This EU business. The general reaction from these shores seems to be all about me, me, me. Or rather us, us, us.
For example, Cameron hasn’t signed the treaty because it’s not 'in Britain’s interests'. And there seems to be a general view from the right that with impending Eurozone disaster on the horizon, thank goodness we’re retiring to a safe distance to rubberneck at the accident. Or as Michael Portillo has put it:
“The euro is a burning building with locked doors, and it seems to be a pretty good idea to be out of that.”
But to me, that’s the real problem.
When your neighbour’s house is on fire, you don’t shrug and say ’thank goodness I live in a large detached house some way from the inferno’. You fight tooth and nail to get into the house to help save them, and then you do everything you can to put the fire out
Isn’t that the right thing to do? Won’t that mean they are more likely to reciprocate next time you find yourself in similar circumstances?
(And as David Cameron himself was pointing out not so long ago, that seems a pretty good way of making sure the fire doesn’t spread next door. I rather think he’s forgotten that).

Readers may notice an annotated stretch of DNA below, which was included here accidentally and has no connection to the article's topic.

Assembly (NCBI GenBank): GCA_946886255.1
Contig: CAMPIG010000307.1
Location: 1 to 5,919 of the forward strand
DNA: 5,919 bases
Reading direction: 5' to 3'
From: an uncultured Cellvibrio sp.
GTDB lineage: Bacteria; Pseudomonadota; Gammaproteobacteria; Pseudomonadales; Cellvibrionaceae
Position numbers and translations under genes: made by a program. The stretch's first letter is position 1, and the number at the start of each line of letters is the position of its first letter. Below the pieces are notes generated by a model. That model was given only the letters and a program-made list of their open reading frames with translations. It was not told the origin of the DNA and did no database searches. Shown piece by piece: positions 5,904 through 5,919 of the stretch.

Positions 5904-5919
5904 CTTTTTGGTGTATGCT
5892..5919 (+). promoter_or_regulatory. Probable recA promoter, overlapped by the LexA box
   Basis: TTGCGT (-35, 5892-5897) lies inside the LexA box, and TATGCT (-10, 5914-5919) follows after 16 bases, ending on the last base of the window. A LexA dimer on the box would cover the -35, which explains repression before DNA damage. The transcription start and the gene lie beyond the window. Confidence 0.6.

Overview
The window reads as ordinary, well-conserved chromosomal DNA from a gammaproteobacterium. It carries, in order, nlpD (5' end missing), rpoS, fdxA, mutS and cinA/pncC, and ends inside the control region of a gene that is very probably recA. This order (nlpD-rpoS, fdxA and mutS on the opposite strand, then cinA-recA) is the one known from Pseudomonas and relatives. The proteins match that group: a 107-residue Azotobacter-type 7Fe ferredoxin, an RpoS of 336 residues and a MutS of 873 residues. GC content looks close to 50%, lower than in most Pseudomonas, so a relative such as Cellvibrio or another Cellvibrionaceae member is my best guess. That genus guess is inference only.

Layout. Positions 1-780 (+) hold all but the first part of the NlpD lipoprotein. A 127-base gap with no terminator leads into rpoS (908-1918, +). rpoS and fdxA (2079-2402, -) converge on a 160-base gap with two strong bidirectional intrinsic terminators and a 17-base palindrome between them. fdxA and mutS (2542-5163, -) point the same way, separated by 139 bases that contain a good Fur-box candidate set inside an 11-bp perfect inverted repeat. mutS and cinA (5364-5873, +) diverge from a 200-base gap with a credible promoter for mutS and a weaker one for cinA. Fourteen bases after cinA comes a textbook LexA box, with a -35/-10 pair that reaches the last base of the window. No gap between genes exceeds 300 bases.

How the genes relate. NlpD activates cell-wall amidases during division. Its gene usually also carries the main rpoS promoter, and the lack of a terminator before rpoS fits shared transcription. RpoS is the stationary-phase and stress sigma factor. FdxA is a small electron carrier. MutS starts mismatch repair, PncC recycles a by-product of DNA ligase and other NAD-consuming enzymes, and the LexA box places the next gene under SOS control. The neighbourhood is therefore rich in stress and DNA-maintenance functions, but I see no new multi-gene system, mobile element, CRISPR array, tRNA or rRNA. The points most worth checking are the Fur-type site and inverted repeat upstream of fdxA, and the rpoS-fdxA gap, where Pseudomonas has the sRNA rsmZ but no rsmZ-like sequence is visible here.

And this seems to me to be the main problem with the narrative, not just over the last few hours and days, but weeks and months.
It’s all about what’s in my interests or our interests. And not what’s in everyone’s interests.
I’m not saying the Eurozone are any better. I don’t suppose the Frankfurt Group have lost many hours sleep wondering how they can make Britain’s life easier.
But at the end of the day, the European project is about making sure we do all we can for those members of the group who most need it, when they need it.
If I see the Titanic going down – I hope I send my life rafts in its direction. And not just thank God that I missed the boat